The total assets in global exchange-traded products (ETPs) and ETFs have surpassed $5trn, a new record, according to data from research and consultancy firm ETFGI.
In January, global assets under management (AUM) of ETFs and ETPs grew by $313bn, a 6.5% increase and the strongest monthly growth since March 2016, reaching a record of $5.2trn and beating the previous highest point of $4.8trn reached in December 2017.
The new milestone was reached following record monthly inflows into exchange-traded vehicles, with investors pouring more than $100bn into them in the first month of 2018. This is yet another sign of the growing popularity of ETFs, which have now experienced 48 consecutive months of inflows globally.
The strong flows have been driven to a significant extent by any investors losing faith in active management, as well as various studies published over recent years showing that passive products can often deliver similar or even superior returns to active funds.
Deborah Fuhr, co-founder of ETFGI, told the Financial Times: “The ETF industry has passed the $5trn mark for assets far more quickly than almost anyone anticipated. But ETFs represent only a small fraction of invested assets worldwide.
We are still only in the early stages of ETF adoption in many regions and there is huge potential for further ETF growth in fixed income markets globally.
Progress toward the $10bn milestone may also prove faster than currently expected if market conditions remain favourable.”
Demand for stocks
Before the sell-off in stockmarkets in late January, equity products saw the bulk of the recent surge in inflows. Overall, equity ETFs took in $87.7bn of the total $105.7bn January ETP sales, equivalent to a 7.5% in equity assets. Fixed income products, on the other hand, only saw a 1.7% rise in AUM.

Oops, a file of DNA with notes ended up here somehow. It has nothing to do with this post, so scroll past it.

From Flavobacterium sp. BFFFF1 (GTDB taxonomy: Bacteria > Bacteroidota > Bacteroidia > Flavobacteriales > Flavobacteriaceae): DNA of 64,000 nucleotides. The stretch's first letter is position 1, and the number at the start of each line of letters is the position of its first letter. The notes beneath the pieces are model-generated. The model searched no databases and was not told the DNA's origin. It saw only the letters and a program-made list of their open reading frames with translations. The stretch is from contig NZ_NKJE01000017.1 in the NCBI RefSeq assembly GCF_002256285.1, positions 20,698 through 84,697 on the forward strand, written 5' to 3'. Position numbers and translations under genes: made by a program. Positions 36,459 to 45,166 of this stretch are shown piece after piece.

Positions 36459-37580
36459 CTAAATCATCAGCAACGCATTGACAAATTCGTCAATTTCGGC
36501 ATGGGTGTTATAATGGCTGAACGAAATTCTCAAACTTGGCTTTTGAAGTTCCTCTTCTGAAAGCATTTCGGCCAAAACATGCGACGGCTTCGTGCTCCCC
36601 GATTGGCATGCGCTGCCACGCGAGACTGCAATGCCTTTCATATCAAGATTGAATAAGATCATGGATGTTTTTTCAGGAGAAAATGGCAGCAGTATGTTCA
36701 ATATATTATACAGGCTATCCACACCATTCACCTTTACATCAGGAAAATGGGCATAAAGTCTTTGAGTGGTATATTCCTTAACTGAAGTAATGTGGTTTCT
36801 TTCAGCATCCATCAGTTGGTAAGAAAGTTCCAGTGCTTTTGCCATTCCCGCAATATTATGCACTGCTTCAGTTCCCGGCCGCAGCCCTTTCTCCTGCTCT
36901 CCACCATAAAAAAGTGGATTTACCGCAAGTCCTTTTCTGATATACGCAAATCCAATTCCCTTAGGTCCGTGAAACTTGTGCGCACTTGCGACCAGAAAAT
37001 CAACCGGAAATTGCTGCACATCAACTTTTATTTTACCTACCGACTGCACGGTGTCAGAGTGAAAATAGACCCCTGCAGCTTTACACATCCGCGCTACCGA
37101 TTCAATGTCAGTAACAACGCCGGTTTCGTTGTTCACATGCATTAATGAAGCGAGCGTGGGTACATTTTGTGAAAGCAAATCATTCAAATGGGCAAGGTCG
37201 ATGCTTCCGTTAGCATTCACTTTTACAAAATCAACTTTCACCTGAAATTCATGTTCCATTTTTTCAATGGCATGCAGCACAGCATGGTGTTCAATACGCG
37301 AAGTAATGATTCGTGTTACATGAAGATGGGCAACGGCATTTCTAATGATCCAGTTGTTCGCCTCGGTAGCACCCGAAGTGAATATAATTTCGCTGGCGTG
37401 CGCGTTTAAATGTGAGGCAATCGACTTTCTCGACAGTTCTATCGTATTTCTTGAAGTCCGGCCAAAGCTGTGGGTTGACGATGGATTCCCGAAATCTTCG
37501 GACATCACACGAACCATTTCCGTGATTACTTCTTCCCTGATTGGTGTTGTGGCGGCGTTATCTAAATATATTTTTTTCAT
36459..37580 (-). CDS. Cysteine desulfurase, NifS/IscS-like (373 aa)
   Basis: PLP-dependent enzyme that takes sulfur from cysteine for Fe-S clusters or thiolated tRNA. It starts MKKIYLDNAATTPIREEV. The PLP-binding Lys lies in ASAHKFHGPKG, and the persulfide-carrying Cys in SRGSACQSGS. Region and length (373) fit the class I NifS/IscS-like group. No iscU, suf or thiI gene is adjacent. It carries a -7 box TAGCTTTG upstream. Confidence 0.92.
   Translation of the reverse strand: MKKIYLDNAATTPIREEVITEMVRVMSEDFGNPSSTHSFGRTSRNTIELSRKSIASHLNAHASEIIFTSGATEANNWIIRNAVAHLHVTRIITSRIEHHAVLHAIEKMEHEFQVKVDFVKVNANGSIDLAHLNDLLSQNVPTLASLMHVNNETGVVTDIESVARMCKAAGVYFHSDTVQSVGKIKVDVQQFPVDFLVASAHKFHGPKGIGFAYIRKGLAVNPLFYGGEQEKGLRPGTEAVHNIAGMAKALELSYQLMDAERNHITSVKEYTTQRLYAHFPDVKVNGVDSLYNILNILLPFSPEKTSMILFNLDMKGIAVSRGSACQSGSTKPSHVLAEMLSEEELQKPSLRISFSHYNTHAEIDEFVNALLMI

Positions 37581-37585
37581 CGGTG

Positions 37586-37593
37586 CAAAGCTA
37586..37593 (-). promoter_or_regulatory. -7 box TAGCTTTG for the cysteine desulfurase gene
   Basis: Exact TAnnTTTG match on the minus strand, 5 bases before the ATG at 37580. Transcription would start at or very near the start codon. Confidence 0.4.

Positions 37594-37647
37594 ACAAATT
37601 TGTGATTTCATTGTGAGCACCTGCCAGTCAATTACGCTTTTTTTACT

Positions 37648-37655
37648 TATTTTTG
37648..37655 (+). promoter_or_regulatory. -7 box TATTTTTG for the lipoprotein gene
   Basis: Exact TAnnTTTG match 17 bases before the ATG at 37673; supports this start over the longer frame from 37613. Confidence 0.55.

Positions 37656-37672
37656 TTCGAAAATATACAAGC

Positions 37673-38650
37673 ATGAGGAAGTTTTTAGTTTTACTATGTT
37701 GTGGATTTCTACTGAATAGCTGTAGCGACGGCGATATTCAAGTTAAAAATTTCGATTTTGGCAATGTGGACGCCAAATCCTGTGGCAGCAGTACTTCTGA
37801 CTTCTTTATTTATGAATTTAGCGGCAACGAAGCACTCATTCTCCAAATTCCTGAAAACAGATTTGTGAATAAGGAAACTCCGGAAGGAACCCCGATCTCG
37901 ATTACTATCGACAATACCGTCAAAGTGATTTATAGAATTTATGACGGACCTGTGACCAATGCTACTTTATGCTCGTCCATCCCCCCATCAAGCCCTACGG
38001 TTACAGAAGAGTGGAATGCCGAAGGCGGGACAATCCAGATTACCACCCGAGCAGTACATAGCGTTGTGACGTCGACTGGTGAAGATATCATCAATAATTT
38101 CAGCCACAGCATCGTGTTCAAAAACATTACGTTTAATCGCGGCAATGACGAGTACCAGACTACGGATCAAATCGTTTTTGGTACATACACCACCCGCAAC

The four-year surge in ETF inflows has coincided with a long bull run for the S&P 500 index, which reached a new record on 26 January before experiencing a setback at the end of the month as stock markets across the globe suffered a minor correction. The US equity market has also been the most popular region with investors since the beginning of 2018, and even despite the end-of-January sell-off the cumulated inflows into the region’s equities this year to 8 February have reached €29.3bn, according to TrackInsight data.
The demand was strongest for large caps and cyclical equities, BlackRock reports, fuelled by the US tax overhaul and a higher level of federal spending than originally expected.
Meanwhile, Japanese equities also experienced particularly strong flows, drawing in $12.1bn in January, according to BlackRock’s monthly ETP Landscape Report, a new monthly best for the region. The demand was driven by strong Japanese company earnings, improving global growth and continued support from the Bank of Japan.
Broad emerging market equities and EM debt also both set new monthly sales records, collecting $10.6bn and $4bn, respectively, fuelled by a weaker US dollar and rising commodity prices. In particular, EMEA-listed EM equity ETPs experienced the highest ever monthly inflows, gathering $2bn.
EMEA-listed European equity ETPs also started the year on a strong note, taking in $3.8bn in a reversal of the outflows the asset class suffered in December 2017 and marking the strongest monthly sales since last July.
Overall, ETFGI reports that ETFs and ETPs listed in Europe gathered a net $16bn in January, while total assets invested in these vehicles increased by $54bn to reach a new high of $856bn. January 2018 marked the 40th consecutive month of inflows into European-listed ETFs and ETPs, and the greatest absolute monthly growth on record.
However, European-listed vehicles continue to lag behind their US counterparts, meaning there is a lot of potential for strong growth in the future.